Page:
The Prodigy

A Biography of William James Sidis, America's Greatest Child Prodigy
Narrated by: Aze Fellner
Length: 10 hrs and 27 mins
4.4 out of 5 stars (54 ratings)

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Publisher's Summary

William Sidis, 1897-1944, was the world's greatest child prodigy. His IQ was an estiamted 50 to 100 points higher than Einstein's, the highest ever recorded or estimated. His father, a pioneer in the field of abnormal psychology, believed that he and his wife could create a genius in the cradle. They hung alphabet blocks over the baby's crib-and within six months little Billy was speaking. At 18 months he was reading The New York Times; at three, Homer in the original Greek. At six he spoke at least seven languages.

Told with flair and insight ... this is his story.

©1986, 2011 Amy Wallace (P)2011 David N. Wilson

What listeners say about The Prodigy

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  • Overall
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Amazing Biography...

of perhaps the greatest scientific and mathematical genius of all time--and how his parents and a malicious press made it all go terribly wrong. An enlightening and sobering read.

2 people found this helpful

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A tarnished national treasure lost forever

Where does The Prodigy rank among all the audiobooks you’ve listened to so far?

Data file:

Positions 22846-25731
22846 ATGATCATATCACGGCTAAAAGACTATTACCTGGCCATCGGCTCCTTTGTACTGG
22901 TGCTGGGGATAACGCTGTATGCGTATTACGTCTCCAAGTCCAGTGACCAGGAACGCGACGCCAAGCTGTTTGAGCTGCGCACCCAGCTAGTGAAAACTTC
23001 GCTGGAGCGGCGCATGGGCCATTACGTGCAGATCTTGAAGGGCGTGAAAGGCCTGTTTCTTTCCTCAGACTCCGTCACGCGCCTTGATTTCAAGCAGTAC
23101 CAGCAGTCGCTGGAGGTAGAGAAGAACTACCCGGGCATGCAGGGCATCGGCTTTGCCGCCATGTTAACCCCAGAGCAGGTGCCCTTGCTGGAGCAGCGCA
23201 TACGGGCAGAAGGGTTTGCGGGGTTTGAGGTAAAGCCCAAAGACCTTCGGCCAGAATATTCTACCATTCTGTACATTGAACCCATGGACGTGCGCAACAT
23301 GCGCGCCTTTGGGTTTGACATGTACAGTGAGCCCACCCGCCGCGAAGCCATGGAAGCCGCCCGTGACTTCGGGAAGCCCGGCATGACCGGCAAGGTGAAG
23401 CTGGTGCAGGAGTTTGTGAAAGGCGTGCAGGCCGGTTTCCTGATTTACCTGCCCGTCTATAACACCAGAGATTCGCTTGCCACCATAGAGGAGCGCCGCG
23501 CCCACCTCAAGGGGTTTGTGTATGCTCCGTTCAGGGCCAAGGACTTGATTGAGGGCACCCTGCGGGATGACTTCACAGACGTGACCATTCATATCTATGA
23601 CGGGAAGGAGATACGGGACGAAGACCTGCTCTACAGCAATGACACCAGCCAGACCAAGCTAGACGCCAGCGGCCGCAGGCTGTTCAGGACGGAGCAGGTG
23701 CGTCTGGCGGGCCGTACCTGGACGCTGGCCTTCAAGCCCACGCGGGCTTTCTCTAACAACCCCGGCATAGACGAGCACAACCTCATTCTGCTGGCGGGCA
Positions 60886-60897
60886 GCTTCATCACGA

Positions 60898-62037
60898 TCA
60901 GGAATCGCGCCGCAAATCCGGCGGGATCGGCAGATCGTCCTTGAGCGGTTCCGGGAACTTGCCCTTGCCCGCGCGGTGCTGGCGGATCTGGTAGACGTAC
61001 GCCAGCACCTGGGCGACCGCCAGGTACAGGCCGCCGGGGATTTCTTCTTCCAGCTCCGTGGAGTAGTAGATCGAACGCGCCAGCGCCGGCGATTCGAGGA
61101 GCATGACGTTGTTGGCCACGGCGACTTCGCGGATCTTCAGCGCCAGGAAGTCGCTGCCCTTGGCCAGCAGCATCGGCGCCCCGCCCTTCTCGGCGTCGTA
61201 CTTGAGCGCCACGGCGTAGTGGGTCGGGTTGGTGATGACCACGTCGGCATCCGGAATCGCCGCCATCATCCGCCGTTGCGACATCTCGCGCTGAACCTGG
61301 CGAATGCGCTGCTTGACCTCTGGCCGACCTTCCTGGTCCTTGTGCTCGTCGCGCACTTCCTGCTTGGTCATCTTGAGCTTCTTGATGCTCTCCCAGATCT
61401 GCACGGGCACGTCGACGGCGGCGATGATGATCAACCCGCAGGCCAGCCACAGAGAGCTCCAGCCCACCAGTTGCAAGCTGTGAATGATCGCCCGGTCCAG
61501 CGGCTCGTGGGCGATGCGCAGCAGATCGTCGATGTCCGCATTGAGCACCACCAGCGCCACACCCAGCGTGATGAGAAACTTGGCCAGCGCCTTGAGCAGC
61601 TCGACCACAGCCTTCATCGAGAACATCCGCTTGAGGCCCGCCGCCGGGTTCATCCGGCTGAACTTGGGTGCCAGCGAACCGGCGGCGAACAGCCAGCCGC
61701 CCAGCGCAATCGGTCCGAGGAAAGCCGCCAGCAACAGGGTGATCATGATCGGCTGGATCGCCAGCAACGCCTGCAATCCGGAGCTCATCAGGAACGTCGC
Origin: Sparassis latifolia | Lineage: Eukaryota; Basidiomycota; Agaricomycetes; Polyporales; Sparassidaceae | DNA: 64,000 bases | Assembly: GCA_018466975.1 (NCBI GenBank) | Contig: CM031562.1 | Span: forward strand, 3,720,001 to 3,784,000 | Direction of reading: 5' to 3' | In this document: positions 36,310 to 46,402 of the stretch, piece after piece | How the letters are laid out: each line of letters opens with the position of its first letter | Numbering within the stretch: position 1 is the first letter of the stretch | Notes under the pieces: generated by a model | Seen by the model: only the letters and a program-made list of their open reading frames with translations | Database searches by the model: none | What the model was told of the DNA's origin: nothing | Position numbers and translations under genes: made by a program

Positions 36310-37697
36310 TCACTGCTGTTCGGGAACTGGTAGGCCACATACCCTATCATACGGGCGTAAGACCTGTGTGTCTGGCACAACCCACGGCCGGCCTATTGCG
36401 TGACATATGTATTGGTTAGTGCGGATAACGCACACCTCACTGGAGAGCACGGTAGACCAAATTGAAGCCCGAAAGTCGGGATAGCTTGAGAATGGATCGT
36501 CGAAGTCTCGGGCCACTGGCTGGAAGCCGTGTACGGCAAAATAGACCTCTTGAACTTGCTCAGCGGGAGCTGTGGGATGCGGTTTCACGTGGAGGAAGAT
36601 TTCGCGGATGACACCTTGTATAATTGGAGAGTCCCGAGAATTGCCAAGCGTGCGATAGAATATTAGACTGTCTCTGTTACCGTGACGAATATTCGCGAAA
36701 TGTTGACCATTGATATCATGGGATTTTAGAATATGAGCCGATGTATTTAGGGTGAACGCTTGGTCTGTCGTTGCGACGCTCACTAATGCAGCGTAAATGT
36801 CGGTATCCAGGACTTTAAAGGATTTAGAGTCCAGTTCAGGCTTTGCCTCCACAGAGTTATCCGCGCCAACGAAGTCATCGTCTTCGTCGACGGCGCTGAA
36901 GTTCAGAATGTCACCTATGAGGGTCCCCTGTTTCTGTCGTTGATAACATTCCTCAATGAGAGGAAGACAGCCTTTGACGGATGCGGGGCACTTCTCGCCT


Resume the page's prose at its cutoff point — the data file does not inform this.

Among biographies, this book ranks highly and is very thorough in its treatment of the subject. A very worthwhile listen and the best that I've heard this year.

What was the most compelling aspect of this narrative?

The relationship with his sister Helena was perhaps the most uplifting as she was the one person in the family who never turned her back on her brother.

What does Aze Fellner bring to the story that you wouldn’t experience if you just read the book?

He does a very good job of keeping the listener enthralled throughout the telling of the story. There are only two small slips of the audio whereby a sentence is repeated twice.

Did you have an extreme reaction to this book? Did it make you laugh or cry?

The book kept me captivated throughout and also served as a cautionary tale for me as a father.

Any additional comments?

The author is almost completely silent on why the father was never mentioned again, either positively or negatively after his passing. This was surprising, since the relationship seems to have been much stronger than that of the one between William and his mother.

4 people found this helpful

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dope genius

dope book. best real genius all time. this dude was really smart. dude was definitely handling business up in his skull.

2 people found this helpful

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Interesting, credible account.

Heavily researched and accessibly written. I have to give Ms. Wallace her due.

However, this story could have been told in a tighter prose. It also could have been more engaging by skillful use of the substantial drama throughout Sidis' life.